Wogsland said farmers need to contact the Washington State governor or contact congressional members and the U.S. Department of Agriculture to make sure inspectors can get to their jobs.
Larry White, international agribusiness manager for the North Dakota Trade Office, told council members that with projections of Bakken oil volume doubling, farmers should become more active in pushing for pipeline development, to move at least some of that oil off the rails.
Driven by marketplace
Miller said BNSF prefers changes be driven by the marketplace and not by regulations from the Surface Transportation Board, which has gotten more involved and has mandated weekly reporting from the BNSF and the Canadian Pacific Railroad.
Earlier in the week, STB Chairman Daniel R. Elliott told Sen. John Hoeven, R-N.D., that BNSF was making progress in cutting the backlog. The railroad had 3,359 past-due non-shuttle train cars in North Dakota, and an average of 23.6 days late. On July 18, the railroad had 3,908 cars past-due and BNSF had committed to spot 450 cars per day to reduce the backlog.
Similarly, Canadian Pacific Railroad has reported to the STB that it has cumulative open requests for 22,811 cars — inclusive of both shuttle and single cars. It is unclear in the CP report whether the “open requests” are past-due.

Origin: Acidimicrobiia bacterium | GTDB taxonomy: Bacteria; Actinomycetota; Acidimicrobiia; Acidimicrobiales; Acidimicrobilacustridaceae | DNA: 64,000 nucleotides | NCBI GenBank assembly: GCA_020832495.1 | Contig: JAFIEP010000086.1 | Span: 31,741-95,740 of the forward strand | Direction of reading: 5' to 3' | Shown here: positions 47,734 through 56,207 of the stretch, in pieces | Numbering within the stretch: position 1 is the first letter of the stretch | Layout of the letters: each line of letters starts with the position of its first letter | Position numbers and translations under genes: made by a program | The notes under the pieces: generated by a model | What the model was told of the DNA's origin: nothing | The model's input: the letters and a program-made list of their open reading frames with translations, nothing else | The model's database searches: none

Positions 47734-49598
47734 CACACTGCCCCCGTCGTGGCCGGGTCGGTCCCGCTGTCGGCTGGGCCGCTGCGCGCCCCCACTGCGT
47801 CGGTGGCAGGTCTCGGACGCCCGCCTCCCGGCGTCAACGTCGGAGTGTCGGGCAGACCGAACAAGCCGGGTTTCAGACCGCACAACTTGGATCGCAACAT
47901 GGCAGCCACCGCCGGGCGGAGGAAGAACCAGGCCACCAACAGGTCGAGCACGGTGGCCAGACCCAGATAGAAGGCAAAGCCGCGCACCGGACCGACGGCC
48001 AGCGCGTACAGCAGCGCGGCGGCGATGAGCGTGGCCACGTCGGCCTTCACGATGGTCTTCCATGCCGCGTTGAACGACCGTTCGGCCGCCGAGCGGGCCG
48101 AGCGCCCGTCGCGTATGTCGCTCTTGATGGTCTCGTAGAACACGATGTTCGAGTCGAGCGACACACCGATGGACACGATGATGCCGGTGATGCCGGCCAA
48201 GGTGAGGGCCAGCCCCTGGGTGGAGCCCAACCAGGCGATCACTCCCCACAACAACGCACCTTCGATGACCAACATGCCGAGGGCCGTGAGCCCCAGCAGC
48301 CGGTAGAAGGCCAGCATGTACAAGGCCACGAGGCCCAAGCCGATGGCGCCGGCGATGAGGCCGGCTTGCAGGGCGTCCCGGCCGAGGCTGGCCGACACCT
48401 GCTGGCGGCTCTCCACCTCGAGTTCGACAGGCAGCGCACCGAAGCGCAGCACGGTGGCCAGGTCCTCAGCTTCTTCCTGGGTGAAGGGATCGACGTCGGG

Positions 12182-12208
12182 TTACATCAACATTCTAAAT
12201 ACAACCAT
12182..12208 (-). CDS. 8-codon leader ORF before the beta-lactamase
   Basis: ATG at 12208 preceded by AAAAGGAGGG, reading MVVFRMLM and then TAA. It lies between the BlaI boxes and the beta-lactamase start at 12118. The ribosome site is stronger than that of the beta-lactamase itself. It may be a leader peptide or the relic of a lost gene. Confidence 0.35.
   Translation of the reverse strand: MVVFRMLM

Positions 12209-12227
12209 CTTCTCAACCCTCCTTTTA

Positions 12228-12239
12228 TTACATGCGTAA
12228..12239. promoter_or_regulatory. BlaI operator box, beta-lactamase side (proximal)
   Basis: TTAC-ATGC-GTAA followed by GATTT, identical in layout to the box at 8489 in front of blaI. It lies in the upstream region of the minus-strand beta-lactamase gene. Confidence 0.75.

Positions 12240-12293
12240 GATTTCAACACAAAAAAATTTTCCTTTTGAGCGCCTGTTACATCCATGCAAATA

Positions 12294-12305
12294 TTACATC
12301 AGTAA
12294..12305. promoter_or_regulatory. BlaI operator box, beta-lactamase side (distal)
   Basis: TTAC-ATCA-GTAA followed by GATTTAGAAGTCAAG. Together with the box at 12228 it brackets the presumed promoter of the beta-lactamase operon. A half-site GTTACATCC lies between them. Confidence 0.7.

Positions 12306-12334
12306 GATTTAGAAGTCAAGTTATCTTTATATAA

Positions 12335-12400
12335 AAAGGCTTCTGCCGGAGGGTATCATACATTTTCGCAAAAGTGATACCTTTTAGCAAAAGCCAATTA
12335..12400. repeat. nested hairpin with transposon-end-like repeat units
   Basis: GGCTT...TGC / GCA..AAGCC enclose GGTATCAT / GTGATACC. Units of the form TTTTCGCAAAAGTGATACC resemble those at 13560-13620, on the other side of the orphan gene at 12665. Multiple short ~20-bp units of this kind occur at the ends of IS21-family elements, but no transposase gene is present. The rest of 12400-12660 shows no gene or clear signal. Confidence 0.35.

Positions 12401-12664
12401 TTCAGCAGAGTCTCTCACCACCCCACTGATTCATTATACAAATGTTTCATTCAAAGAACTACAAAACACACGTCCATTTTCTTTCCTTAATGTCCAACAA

Ed Greenberg, a spokesman for CP told Agweek in late July that the age of the request doesn’t necessarily indicate the amount of grain outstanding, as customers “can put in as many requests as they want.”
He said the ordering system the company had in place then does not allow for a true picture of the demand backlog, “as by design, it allows customers to enter as much demand as they choose. In aggregate demand is often double what is historically loaded on any given week. CP is looking at a revised order system that will provide a more efficient framework for customers and the railroad.”